Updated: Sunday, 9th December 2018 @ 5:33am

MM tries Quidditch - the sport where inclusivity and gender fluidity is at the heart of the game

MM tries Quidditch - the sport where inclusivity and gender fluidity is at the heart of the game

| By Svar Nanan-Sen

Harry Potter author J.K Rowling declared that Manchester was the birthplace of Quidditch on Twitter last year.

So with that in mind, MM went to the University of Manchester recently to try out the sport which is developing both in the city and the wider UK.

The sport has a real reputation for being completely inclusive and on arrival, everyone was given a sticker for their name and the pronouns they felt comfortable with.

Larissa Taylor, who was the Inclusion Officer for UoM Quidditch during the 2017/18 season, said it was to make sure everyone taking part was comfortable.

She added: “Everything is very fluid and a lot of people here would say they are only ‘out’ to us and not to their family or close friends because this is very much a place you can come and feel like you can be yourself and no one will judge you for that.”

During the session, which was led by team captain Tua Karling, the rules of Quidditch were explained and several demonstrations on how the sport is played were given.

Each team has seven players on the pitch at one time; these are made up of three Chasers, two Beaters, one Seeker and a Keeper (substitutions are unlimited within Quidditch). Each position has a different role on the field of play:

Chasers aim to score goals with the Quaffle by throwing or kicking it through the hoops. Each goal is worth 10 points. Chasers move the ball down the field by running with it, passing it to teammates, or kicking it.

Two Beaters use the Bludgers to disrupt the flow of the game by “knocking out” other players. Any player hit by a Bludger is out of play until they touch their own goals.

Each team also has a Seeker who tries to catch the Snitch. The Snitch is a ball attached to the waistband of the Snitch runner; a neutral athlete in a yellow uniform who uses any means to avoid capture.

The Keeper’s role is to guard the hoops and stop the Chasers from scoring with the Quaffle.

All players must play holding a ‘broomstick’; a stick which can be held by the hand or between the thighs and must not touch the ground.

The different balls used within a game of Quidditch are as follows:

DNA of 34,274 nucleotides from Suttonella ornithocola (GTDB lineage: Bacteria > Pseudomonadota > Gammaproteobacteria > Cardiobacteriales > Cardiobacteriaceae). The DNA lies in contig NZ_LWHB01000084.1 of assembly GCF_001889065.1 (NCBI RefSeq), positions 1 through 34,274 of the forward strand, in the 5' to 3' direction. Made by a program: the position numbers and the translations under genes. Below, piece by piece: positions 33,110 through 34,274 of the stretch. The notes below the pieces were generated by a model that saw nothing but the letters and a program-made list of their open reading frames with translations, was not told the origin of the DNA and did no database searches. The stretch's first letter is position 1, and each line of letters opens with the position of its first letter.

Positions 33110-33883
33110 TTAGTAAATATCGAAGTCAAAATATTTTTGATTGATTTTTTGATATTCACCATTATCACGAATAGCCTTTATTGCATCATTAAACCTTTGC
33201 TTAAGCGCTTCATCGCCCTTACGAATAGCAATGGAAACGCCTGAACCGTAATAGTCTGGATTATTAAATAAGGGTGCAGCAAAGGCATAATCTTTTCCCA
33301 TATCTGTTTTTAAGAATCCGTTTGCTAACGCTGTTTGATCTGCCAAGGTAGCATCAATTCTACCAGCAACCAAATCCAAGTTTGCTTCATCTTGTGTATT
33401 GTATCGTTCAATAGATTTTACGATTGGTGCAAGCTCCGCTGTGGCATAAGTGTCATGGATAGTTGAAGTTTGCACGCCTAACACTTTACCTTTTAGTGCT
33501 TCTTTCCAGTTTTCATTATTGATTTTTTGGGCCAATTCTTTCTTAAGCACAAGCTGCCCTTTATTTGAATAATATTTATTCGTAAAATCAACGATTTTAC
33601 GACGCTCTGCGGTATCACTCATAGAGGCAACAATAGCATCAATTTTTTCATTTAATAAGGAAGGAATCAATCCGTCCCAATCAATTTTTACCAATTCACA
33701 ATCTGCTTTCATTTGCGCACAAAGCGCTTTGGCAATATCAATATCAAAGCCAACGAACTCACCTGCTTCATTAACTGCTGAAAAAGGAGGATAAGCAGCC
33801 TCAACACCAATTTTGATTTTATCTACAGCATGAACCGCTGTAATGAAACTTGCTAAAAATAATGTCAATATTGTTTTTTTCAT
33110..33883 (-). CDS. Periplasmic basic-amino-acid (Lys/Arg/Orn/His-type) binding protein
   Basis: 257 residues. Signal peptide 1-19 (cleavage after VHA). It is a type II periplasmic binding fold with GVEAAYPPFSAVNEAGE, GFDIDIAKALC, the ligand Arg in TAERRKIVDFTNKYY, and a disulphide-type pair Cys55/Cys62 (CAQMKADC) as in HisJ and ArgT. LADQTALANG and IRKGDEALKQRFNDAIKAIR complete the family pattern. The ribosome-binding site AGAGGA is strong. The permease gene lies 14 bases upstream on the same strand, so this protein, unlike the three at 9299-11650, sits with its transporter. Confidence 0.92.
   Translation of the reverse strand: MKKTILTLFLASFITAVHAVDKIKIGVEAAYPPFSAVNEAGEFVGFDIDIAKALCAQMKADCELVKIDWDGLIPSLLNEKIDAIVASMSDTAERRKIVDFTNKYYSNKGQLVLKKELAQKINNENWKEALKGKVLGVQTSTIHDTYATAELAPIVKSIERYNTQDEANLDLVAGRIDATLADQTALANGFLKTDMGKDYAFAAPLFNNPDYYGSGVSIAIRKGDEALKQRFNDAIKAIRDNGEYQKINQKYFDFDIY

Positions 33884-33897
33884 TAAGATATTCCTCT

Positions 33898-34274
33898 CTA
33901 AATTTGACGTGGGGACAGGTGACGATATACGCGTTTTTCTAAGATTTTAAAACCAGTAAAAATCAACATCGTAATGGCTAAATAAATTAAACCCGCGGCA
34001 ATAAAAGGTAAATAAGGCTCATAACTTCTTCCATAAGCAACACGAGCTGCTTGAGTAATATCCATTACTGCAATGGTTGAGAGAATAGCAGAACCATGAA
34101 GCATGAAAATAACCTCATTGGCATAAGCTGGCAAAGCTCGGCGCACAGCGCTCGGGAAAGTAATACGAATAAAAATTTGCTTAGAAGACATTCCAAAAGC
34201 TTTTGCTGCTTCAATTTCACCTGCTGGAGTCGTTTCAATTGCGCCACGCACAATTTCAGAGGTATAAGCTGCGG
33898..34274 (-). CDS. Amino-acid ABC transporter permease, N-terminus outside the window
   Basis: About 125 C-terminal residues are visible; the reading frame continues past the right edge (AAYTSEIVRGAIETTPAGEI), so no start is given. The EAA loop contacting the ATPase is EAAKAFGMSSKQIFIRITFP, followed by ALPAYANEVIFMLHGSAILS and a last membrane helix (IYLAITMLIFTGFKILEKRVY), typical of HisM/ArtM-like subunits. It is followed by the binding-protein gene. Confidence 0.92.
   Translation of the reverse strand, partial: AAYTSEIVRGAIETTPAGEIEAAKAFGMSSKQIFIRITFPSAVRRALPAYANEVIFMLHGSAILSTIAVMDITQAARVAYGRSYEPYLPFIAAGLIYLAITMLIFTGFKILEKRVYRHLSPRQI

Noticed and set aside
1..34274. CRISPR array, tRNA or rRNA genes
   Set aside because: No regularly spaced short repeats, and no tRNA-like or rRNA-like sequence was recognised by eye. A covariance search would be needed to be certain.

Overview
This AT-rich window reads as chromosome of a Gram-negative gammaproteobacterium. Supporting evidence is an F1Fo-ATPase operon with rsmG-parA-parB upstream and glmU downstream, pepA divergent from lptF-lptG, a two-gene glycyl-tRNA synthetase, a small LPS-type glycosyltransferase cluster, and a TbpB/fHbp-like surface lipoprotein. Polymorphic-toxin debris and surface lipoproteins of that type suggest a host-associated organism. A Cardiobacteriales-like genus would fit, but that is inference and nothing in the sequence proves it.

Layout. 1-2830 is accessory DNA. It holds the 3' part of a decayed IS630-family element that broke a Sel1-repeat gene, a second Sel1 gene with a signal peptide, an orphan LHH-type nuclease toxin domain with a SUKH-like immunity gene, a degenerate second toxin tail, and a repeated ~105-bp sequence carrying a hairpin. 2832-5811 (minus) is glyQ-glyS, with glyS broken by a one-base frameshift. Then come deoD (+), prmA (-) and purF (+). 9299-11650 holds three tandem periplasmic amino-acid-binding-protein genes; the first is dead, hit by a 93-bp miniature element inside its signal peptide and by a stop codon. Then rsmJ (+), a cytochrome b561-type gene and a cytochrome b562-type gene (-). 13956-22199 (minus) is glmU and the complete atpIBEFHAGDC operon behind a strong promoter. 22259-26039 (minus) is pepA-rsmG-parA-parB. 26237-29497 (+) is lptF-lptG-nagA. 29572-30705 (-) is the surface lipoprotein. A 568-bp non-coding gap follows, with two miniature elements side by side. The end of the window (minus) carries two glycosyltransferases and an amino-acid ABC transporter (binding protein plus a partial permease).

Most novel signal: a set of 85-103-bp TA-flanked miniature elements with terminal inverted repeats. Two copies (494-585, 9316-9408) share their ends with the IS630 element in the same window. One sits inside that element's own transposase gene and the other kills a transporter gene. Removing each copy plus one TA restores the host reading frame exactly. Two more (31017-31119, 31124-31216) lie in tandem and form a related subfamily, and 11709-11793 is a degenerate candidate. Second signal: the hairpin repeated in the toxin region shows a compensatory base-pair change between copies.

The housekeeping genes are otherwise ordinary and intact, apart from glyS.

* There are three Bludgers on the field of play; these are dodge-balls used by Beaters to set back other players. When a player is hit with a Bludger, they must drop any ball they are holding and touch their own goalposts before re-entering play.

* The Quaffle is a volleyball used to score goals. Chasers can also use the Quaffle to block incoming Bludgers.

* The Snitch is a neutral athlete dressed in yellow with a Velcro tail attached to their shorts. They are released onto the field on the 18th minute and must evade capture. Once one of the Seekers captures their tail, the game is over and the team that obtains the Snitch is awarded 30 points. If the score is tied after the Snitch catch, the game proceeds into overtime.

Team captain Tua, who is beginning her third season as a UoM Quidditch player, said that she chose to play Quidditch because it was so welcoming.

She said: “It seemed very interesting and new and I came to the ‘give it a go’ and it was really fun and different. The thing that got me to stay was the community, as compared to any other sports societies I’ve been to, it’s very welcoming to people from different backgrounds and different sports experiences.”

Ms Karling, who this summer represented team Finland at the Quidditch World Cup, believes  the sport has great potential in the UK.

“I think it has enormous potential in the UK, because there are essentially three different games within the game of Quidditch so it’s very inclusive of different abilities.

“It can become a really big nation-wide sport because it’s so interesting and different from everything else, so even people who have played other sports for years will find it interesting because it’s such a tactical sport.”

The game of Quidditch has a specific gender rule in place where a team may not have more than four players who identify as the same gender on the pitch at the same time.

Referencing the gender rule, Larissa Taylor stated: “I find this is very much a sport for trans and non-binary people who can come and play with people of all genders if they don’t feel comfortable going to ‘men’s or women’s sport; this is the sport where they can play and feel validated in themselves and their identity.”

Following the end of their Fresher’s Session, the University of Manchester Quidditch team had their first ‘social’ of the 2018/19 season at a pub where board games were played so that the option of drinking alcohol was there but by no means compulsory.

A fitting ‘social’ for a sport and team that wants everyone to feel comfortable.